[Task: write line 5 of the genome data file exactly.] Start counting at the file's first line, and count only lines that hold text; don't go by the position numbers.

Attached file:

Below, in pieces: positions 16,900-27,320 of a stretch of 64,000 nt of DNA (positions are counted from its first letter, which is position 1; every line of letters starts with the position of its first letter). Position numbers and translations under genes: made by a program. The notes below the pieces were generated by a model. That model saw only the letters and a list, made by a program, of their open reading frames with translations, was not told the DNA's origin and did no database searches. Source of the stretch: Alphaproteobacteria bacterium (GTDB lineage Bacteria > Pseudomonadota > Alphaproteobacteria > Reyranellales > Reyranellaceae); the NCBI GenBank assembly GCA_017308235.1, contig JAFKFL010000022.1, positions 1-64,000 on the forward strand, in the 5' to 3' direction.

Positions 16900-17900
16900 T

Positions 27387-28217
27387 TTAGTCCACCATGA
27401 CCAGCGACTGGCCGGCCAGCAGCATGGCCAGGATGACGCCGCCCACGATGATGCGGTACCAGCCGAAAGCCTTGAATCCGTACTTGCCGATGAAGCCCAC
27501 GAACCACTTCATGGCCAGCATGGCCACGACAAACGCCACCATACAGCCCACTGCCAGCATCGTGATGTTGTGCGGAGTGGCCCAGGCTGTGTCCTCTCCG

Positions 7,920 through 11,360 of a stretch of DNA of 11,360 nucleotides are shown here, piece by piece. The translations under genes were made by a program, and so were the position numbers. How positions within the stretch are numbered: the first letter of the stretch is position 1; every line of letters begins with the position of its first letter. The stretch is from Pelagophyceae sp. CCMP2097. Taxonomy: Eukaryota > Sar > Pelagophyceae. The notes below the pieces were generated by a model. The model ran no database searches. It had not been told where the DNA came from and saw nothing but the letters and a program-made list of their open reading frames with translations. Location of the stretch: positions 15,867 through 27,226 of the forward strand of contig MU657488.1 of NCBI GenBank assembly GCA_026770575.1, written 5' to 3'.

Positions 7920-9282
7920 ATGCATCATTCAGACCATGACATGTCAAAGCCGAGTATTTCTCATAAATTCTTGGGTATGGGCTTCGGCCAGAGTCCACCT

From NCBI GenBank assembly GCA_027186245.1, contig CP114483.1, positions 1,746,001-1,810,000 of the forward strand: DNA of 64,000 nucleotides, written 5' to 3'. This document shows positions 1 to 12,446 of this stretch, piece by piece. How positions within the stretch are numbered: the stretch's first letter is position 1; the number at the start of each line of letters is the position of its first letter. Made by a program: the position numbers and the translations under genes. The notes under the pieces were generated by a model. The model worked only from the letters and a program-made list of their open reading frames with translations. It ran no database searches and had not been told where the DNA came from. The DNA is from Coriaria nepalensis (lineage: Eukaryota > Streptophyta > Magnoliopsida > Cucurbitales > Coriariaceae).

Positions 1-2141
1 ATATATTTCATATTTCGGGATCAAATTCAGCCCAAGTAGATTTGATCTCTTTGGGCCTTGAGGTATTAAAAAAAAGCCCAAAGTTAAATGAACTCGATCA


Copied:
27387 TTAGTCCACCATGA